Most cards report your statement balance, so yes, just use/wait for statement to close/pay in full by the due date.  There is a stubborn misconception out there that you have to pay interest to have a great credit score; I was trying to dispel that myth for anyone who happens on this thread in the future and may have that question.  :) 

 

Rewards vary from cash back to travel points that can be used with various airline, hotel, and other types of loyalty programs.  

 

Whatever you do, don't settle for less than 2% cash back on everything you buy.

 

 

There are numerous ways to achieve better than 2% for much/most of your spending, but it generally involves using different cards for different types of purchases.  

 

Some months I spread my purchases across 15 or more cards to maximize various rewards and benefits, but not everyone has the appetite to keep track of all of that...  

 

But at the same time, it doesn't take 15 cards to do better than 2%.  You can start by looking at your total spending and then choosing 1-2 cards that cover your biggest spending categories (groceries? travel? restaurants?), get 3-5% back on each of those, and then put everything else on your 2% card.  

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Nothing says you need to limit your use to just one card each cycle.  You can use the card and just be sure it is zeroed out before the statement cuts and still reap the rewards for the card.  It can sometimes take a few cycles to sort out specific windows to ensure it is zeroed, but this is one more place a basic spreadsheet can be helpful ;)

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  • 1 month later...

I will ask the same question, with specifics...and avoid a whole new topic.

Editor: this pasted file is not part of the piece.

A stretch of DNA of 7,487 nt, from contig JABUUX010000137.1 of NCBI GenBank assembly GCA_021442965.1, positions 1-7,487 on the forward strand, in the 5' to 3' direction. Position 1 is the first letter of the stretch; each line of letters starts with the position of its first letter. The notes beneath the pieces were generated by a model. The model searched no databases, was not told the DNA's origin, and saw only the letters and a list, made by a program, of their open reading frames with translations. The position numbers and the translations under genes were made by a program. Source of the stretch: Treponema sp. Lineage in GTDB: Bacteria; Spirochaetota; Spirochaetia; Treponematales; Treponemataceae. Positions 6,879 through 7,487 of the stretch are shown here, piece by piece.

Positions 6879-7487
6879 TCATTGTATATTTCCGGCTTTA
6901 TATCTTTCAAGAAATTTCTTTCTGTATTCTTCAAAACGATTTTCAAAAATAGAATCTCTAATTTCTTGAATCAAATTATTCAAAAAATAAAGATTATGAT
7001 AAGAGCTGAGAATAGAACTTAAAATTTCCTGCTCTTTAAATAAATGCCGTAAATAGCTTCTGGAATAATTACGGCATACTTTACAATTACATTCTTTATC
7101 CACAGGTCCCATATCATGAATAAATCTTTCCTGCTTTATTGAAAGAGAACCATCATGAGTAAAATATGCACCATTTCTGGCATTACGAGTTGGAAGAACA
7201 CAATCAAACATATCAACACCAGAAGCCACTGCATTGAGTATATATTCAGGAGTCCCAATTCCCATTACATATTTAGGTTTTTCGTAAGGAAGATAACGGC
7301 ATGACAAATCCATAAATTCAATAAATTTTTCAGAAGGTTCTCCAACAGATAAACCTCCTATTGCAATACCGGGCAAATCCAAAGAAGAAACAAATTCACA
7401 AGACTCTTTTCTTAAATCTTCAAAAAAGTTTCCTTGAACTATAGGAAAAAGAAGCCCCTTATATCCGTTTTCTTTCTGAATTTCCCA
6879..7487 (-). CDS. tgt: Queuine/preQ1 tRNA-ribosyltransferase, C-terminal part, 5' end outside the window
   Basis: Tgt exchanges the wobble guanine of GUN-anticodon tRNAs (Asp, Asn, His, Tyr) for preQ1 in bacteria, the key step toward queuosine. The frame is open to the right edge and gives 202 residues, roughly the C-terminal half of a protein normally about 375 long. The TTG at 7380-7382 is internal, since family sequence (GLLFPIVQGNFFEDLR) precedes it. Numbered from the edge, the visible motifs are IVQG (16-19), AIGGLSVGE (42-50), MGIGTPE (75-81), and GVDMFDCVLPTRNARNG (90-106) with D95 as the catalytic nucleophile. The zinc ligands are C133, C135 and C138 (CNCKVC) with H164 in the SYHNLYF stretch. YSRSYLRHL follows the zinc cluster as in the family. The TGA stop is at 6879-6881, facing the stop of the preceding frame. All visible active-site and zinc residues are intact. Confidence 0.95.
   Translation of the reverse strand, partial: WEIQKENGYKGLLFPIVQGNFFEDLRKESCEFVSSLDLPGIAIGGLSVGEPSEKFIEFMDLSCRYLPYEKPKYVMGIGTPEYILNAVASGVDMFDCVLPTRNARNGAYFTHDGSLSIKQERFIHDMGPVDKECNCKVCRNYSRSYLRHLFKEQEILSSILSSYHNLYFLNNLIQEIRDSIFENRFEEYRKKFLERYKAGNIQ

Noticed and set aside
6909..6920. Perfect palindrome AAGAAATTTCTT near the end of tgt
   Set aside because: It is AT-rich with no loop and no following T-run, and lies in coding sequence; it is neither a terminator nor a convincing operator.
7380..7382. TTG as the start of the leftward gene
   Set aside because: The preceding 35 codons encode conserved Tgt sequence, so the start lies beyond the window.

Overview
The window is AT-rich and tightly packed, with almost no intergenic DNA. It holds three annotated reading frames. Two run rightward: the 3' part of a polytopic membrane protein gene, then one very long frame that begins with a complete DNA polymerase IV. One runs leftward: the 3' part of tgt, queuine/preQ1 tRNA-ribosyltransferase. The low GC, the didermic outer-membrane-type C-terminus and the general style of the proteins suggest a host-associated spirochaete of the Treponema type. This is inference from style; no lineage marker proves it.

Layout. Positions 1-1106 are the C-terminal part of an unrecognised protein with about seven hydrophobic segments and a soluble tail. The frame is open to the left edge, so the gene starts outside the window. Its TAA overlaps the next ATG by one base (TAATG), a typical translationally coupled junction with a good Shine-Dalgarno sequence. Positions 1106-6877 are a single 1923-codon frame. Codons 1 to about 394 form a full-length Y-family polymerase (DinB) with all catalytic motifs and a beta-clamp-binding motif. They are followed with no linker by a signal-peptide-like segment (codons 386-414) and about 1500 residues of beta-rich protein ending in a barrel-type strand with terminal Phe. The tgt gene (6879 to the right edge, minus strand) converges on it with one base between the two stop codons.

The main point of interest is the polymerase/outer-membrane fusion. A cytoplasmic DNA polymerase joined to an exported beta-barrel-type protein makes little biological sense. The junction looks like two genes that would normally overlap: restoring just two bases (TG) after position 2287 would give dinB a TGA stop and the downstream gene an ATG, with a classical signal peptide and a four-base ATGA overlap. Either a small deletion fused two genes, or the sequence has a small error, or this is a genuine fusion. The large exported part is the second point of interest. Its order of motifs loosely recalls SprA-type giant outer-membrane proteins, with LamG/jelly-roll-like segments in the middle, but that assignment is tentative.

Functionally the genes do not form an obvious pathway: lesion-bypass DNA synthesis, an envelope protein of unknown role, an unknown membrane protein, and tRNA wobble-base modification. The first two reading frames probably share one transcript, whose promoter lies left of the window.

I have a chance to pay off $125k of revolving debt (underemployed for 3 years....don't ask...).  Would it be better to pay everything down to say, $1k, then start to pay everything off each month as mentioned above?  It's going to feel REALLY good to click Pay in Full on a bunch of cards...but want to be smart about it.

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If you are paying interest your priority should be to pay those cards off ASAP in full.  Money in your pocket is far superior than worrying about trying to maximize a few points of FICO score, UNLESS you are planning to get a mortgage in the next ~60 days and are close to qualifying for a better rate (say your middle FICO is 737 and there is a rate decrease at 740).  Since that is likely <1% of the cases, you should worry most about saving money.

 

Pay off the cards in full.  Then use them responsibly and just let the balances report and pay the bill in full every month (assuming your monthly usage keeps your utilization <10%, if not get CLIs or some new cards to help lower it).  All the nonsense about paying off every card except one blah blah blah is all useless.  There will be no difference in pricing or availability of credit if your FICO score is 800, 820, 840 or 850.  There will be a difference in your bank account if you revolve a balance and pay interest trying to chase a meaningless goal.

 

As HD pointed out, he has $33k in balances at a 4% utilization and an 842 FICO.

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3 hours ago, CTSoxFan said:

If you are paying interest your priority should be to pay those cards off ASAP in full.  Money in your pocket is far superior than worrying about trying to maximize a few points of FICO score, UNLESS you are planning to get a mortgage in the next ~60 days and are close to qualifying for a better rate (say your middle FICO is 737 and there is a rate decrease at 740).  Since that is likely <1% of the cases, you should worry most about saving money.

 

 

That will actually be the case here.  I am at high utilization #'s, which has pulled my scores down from 730's to the mid 690's lower 700's.  Once I pay off, I am coming out of forbearance with my mortgage and will look to refi.

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5 hours ago, txdad said:

 

That will actually be the case here.  I am at high utilization #'s, which has pulled my scores down from 730's to the mid 690's lower 700's.  Once I pay off, I am coming out of forbearance with my mortgage and will look to refi.

Well I would get them paid off and see where your scores go...then if you need to squeak out a few more points try to maximize utilization by getting it around 1%.